The reason the RWQCB lawyer got up to say that the fines would likely be less if the district takes action toward resolving the problems is that the RWQCB always takes positive action into account before assessing fines. He wanted the LOCSD to know that the RWQCB would view a refusal of the SWRCB offer differently than an acceptance from the point of view of fines.

If you want to doubt the guy, fine.

To me it would seem that when you are drowning in a raging river and someone you don't really trust throws you a rope ... you don't refuse the rope just because he might let go later. There is always the chance, even if slim, that you will get saved.

In this case, accepting the state offer doesn't hurt the community. If anything, it would allow the people to vote on whether we would prefer the TriW site with 2.3% or whether we would prefer somewhere else at a higher rate. The idea behind Measure B is to let the people vote. Why are you afraid of letting the people decide this issue?

Even if you think that the recall and measure B votes decided the issue once and for all, I would suggest that if even 200 people community wide have changed their minds based on the new information about whether we can move the plant and keep the SRF (we can't), a vote today could go differently.

I feel like Moses approaching pharoh when pleading to the CSD: "Let my people vote." (Note: should be sung in a booming bass voice.)

Churadogs said...

Dear Inlet, the key word in your first sentence is "allowed."

Churadogs said...

Wow, if the LOCSD"s "Response" is posted, then my hat's off to Annie!

Shark Inlet said...


Should I gather from your response that you feel that the RWQCB and the SWCRB are required to take opposite sides on various issues?

Both groups are fed up with Los Osos, but for different reasons. The SWRCB because we asked to borrow money for one project and then, after they told us that we cannot use it for a different project, we tried to do so anyway. The RWQCB is fed up with Los Osos because we promised to make progress on a project by such-n-thus date but we haven't.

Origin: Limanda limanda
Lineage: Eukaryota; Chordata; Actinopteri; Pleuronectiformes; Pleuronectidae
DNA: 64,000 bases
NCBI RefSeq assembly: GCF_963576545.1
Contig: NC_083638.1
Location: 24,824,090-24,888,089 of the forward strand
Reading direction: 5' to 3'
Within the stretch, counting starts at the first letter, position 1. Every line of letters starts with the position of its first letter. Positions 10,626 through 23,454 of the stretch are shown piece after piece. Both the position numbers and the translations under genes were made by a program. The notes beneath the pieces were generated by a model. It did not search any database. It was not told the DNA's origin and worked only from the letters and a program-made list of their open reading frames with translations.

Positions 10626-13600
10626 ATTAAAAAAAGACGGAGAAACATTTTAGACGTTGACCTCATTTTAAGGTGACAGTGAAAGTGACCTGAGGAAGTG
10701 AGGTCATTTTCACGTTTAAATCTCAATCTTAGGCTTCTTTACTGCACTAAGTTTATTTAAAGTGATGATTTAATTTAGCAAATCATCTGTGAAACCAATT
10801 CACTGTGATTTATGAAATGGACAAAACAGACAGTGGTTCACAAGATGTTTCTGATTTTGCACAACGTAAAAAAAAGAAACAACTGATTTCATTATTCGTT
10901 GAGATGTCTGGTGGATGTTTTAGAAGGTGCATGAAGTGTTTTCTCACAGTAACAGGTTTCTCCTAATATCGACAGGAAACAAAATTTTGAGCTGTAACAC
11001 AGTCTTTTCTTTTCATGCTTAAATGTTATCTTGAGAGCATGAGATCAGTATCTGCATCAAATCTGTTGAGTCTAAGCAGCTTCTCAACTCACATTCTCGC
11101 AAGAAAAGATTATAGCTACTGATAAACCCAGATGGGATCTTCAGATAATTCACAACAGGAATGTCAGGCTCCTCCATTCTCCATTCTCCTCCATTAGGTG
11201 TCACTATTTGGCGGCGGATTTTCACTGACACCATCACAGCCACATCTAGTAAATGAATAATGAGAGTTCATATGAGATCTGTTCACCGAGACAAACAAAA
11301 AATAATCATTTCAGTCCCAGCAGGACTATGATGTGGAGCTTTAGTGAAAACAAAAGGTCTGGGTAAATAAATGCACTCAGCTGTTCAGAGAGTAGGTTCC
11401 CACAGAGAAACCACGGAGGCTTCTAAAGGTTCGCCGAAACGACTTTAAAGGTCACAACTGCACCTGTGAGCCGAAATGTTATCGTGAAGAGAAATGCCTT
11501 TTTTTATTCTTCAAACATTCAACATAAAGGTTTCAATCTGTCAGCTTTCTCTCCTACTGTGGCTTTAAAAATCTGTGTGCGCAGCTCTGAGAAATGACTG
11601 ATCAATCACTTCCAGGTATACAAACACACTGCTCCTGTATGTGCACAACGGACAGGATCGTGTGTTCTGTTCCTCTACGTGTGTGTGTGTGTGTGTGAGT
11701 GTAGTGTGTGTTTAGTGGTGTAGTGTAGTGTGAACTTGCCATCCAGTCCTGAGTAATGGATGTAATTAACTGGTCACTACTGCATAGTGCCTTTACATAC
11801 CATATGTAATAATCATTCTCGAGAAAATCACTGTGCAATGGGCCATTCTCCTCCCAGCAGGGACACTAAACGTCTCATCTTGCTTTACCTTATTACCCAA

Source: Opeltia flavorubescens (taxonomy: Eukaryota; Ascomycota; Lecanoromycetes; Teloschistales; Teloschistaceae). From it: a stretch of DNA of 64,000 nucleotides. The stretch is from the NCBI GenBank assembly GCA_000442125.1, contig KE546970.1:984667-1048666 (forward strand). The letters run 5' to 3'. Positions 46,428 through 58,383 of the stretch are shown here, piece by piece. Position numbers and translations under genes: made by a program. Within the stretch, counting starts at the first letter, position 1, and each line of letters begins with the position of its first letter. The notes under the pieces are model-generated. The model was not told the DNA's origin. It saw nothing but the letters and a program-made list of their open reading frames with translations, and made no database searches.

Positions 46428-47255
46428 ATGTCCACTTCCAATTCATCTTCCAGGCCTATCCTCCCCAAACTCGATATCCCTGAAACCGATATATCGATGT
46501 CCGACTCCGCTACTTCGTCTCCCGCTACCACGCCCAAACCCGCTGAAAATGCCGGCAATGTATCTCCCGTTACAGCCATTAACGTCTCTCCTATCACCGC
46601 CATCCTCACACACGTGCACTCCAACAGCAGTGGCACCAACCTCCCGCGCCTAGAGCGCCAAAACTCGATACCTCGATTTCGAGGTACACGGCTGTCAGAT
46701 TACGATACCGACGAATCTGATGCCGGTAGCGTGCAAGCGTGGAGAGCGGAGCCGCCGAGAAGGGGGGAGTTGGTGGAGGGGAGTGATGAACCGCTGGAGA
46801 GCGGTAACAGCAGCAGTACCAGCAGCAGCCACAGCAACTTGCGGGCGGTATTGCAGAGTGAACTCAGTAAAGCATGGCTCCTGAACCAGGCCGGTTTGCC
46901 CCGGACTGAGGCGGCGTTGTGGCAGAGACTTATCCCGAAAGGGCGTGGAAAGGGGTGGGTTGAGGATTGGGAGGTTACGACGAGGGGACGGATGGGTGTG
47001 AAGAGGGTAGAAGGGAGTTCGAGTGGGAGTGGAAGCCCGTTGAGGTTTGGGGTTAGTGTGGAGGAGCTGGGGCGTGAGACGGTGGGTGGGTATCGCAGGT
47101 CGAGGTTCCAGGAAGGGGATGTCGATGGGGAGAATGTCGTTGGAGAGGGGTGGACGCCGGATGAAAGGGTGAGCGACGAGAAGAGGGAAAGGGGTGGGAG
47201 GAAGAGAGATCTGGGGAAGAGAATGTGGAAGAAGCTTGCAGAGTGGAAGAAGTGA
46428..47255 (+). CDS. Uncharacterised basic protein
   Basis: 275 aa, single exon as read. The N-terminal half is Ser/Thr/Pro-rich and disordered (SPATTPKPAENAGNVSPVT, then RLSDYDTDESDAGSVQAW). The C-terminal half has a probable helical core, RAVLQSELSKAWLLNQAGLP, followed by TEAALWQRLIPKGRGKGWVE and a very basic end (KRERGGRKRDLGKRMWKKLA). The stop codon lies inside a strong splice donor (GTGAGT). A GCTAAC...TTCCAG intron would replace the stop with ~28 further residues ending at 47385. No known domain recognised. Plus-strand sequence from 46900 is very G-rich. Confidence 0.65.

Both groups are frustrated with this CSD board because the CSD board has intentionally taken actions that they've been told not to do by these boards that have authority over the CSD.

Perhaps you don't want the state government to have any authority over the community. Sometimes I don't either. On the other hand, if higher-ups don't exert control from time to time, we'll end up with an even more bizarre state than we currently have.

Face it, this community has had a real problem with our groundwater. Had a sewer and plant been constructed some years ago we would not have this problem. We could have been making progress two years ago except for lawsuits filed by friends of the current board. This current board has chosen to stop the first actual progress in 30 years only to say "we want a different plant in a different location, what and where exactly we don't know, but we don't want to continue making progress with what is the only known solution to date."

No, the RWQCB and the SWRCB are not in collusion. The regional guy just got up and mentioned that if the CSD takes the deal and commits to the pumping out of problem septics the RWQCB would view this as making some progress toward the goal of reducing pollutio Claims of "we would do something but the SWRCB stopped us" don't ring true when this board is the group who pushed for Measure B.

Churadogs said...